Filed under: NYC Gifted and Talented Program | Tags: nyc teacher ratings
As you’ve heard by now, the New York City Department of Education released teacher ratings for over 18,000 teachers. No, they weren’t evaluated on the OLSAT test results but for students performance on math and English exams. Click here and type in your school name in the little box to find out how the teachers at your school performed.
Teachers across the board seem to be concerned about the impact this may not only have on their individual careers but on the students they teach on a daily basis. Let’s face it, would you want your work performance review (even if it was great!) posted in the most widely daily circulated publication in America? Most people, probably not.
Most teachers don’t seem to have an issue with the evaluation of test scores as part of the equation of performance but there are so many other factors that come into play when it comes to teacher performance. We really need the best and brightest teaching our children and having these evaluations made to the public may steer some future teachers into another career from away from the classroom. Is this the message we want to send to our future teachers?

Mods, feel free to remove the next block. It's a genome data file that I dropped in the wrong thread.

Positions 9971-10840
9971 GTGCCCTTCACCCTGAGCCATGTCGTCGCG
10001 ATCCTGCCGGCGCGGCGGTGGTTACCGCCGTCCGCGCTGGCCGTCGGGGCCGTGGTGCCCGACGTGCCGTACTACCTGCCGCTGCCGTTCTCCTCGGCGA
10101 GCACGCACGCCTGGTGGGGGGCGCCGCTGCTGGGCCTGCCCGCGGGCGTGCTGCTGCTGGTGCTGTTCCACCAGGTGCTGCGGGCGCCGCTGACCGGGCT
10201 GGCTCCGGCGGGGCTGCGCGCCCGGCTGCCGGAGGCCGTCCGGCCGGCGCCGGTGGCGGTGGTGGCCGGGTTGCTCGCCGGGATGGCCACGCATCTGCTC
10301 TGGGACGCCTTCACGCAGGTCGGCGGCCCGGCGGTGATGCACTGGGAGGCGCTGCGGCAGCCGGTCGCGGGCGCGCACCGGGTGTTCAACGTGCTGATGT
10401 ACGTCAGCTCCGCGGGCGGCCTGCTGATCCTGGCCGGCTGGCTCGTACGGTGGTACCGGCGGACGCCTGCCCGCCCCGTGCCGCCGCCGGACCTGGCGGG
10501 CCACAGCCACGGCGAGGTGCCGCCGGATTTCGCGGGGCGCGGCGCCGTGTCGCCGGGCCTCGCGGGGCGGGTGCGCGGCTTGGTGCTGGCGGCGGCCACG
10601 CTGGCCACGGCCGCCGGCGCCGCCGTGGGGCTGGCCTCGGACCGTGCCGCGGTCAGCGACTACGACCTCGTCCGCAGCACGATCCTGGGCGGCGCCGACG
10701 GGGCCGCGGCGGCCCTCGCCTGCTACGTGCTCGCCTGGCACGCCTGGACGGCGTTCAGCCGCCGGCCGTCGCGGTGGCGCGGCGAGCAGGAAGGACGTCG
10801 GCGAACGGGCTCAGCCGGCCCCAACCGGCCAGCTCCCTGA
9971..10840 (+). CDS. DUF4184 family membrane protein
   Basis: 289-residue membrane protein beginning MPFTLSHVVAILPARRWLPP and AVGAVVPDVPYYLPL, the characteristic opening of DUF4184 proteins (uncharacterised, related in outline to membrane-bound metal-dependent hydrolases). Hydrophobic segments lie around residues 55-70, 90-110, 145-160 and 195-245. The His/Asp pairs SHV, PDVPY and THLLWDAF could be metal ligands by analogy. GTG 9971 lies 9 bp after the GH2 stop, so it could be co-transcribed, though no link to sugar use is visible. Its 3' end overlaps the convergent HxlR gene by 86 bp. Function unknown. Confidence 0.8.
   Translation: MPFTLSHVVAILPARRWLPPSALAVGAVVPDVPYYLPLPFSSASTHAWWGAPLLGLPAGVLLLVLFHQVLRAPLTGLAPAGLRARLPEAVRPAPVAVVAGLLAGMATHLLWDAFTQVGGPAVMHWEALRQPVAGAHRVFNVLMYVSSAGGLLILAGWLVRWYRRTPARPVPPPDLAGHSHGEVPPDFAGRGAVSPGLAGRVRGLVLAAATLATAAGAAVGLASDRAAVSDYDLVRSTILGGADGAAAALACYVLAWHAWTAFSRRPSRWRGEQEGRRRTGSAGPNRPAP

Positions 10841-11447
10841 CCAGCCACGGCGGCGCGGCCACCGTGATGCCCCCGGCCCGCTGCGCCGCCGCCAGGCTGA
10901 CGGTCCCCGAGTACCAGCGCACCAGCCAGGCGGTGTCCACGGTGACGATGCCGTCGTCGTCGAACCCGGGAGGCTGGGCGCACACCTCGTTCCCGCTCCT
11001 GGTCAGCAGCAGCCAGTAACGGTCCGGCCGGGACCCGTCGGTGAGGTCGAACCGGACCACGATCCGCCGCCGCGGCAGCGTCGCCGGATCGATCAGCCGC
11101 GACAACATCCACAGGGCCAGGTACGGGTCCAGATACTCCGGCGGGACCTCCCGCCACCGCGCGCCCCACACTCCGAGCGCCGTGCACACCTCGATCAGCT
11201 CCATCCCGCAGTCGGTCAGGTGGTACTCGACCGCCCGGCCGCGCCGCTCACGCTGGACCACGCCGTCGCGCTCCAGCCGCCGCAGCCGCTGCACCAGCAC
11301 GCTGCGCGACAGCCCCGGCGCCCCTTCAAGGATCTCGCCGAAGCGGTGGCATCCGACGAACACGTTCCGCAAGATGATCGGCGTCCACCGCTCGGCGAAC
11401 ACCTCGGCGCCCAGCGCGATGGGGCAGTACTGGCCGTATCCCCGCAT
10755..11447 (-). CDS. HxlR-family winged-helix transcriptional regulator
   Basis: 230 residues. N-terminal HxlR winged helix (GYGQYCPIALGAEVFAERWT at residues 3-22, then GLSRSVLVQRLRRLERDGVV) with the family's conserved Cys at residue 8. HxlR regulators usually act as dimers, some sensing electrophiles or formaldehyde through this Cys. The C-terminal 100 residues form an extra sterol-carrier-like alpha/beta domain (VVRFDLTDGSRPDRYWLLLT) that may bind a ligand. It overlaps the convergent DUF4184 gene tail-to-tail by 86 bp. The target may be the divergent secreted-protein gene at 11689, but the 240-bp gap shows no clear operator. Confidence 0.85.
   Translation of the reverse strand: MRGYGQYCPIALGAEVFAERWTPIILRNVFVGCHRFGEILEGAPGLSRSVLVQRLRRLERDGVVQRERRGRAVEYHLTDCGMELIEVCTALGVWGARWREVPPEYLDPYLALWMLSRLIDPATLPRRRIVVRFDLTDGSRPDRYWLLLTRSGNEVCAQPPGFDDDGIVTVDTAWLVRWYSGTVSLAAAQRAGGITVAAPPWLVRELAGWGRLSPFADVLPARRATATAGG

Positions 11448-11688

In a recent article from the NY Times, my daughter’s 2nd grade G&T teacher, Ms. Alison Epstein, at PS 33 Chelsea Prep gifted and talented program was quoted as saying: “Unfortunately, the schools have become incredibly data-driven, which at times detracts from the overall curriculum. The pressure for teachers and children to perform for tests that do not really show how intelligent a student is, or how amazing a teacher might be, is substantial.”
I totally agree with Ms. Epstein’s statement that the evaluation of the entire curriculum should be the basis of the evaluation of the impact this will have on students performance – even outside the test scores. I don’t see testing going to the wayside in the near or long term but there needs to be a multi-prong approach when it comes to tracking and evaluating the progress of both our precious children and their amazing teachers.
You can read the FAQs for the teacher data reports from the NY Times.
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